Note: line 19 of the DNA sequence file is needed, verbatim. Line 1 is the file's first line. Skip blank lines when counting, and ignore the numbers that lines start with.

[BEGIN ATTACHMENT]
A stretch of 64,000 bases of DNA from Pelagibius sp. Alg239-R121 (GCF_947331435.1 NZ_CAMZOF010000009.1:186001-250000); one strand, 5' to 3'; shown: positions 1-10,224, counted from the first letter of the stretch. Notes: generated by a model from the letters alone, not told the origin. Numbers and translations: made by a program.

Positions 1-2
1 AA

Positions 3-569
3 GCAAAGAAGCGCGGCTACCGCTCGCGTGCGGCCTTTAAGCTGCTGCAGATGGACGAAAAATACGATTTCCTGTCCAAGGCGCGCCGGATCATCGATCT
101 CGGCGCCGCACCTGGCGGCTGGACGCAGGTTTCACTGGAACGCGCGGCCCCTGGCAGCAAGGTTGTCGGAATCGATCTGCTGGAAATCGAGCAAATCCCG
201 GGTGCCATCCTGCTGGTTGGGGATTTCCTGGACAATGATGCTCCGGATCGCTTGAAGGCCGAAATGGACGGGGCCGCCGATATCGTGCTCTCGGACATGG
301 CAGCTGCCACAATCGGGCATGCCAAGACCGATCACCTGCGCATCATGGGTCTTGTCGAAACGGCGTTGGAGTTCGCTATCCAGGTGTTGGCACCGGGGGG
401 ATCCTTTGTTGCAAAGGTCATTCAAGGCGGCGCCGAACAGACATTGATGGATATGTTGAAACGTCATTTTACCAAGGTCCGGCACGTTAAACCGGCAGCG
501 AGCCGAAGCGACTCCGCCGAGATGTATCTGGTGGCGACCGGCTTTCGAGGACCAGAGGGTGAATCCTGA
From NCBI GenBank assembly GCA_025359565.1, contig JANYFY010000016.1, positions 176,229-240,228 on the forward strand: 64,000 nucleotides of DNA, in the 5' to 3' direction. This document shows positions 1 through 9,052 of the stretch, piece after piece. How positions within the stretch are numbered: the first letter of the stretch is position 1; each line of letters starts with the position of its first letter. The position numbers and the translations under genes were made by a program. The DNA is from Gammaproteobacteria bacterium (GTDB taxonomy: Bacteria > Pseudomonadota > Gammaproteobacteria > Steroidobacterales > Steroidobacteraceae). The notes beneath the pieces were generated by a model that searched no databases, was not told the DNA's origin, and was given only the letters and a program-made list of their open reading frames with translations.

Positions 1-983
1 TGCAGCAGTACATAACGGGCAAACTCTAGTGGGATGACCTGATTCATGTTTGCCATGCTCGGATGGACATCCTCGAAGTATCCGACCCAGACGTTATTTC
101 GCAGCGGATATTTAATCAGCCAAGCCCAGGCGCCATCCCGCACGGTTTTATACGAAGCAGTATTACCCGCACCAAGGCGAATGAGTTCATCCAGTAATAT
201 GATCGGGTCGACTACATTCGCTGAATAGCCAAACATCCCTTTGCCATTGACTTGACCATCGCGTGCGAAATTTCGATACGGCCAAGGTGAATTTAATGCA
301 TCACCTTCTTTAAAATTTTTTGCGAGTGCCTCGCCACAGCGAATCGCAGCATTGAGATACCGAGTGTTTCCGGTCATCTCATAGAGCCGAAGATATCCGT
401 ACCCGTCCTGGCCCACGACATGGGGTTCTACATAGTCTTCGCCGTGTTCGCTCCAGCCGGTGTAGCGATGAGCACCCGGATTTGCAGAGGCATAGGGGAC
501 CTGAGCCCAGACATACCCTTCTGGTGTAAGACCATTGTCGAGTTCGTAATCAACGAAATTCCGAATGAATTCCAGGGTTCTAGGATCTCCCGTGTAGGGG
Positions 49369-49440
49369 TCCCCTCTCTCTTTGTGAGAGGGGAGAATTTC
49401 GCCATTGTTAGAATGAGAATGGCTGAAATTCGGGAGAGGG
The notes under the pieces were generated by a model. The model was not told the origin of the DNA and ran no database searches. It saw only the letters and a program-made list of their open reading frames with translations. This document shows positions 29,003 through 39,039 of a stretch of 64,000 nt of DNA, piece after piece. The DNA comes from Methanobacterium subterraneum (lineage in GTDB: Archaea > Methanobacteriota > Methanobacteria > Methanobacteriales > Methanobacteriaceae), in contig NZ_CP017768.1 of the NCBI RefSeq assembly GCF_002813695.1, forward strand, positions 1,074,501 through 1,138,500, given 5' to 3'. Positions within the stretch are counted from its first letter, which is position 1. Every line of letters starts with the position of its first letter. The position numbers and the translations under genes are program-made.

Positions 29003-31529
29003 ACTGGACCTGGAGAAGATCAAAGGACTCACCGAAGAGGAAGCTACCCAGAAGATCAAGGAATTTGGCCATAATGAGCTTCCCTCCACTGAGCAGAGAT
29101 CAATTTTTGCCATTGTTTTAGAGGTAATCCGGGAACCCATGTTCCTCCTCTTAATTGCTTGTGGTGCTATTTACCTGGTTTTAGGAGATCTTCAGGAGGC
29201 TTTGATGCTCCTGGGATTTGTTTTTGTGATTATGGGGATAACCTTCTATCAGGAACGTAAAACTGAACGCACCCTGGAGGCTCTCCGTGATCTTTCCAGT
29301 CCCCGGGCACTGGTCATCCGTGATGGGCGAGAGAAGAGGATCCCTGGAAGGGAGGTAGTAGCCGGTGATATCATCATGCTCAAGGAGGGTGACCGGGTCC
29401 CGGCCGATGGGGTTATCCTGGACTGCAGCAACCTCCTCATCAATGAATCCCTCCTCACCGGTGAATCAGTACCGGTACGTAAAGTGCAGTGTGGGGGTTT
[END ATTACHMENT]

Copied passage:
Positions 49369-49440